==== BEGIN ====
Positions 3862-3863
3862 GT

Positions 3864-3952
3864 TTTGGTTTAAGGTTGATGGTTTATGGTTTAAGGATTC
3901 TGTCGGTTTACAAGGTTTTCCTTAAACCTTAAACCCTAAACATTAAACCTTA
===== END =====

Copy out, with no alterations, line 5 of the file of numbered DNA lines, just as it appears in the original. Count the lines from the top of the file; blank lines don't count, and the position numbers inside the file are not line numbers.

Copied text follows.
3901 TGTCGGTTTACAAGGTTTTCCTTAAACCTTAAACCCTAAACATTAAACCTTA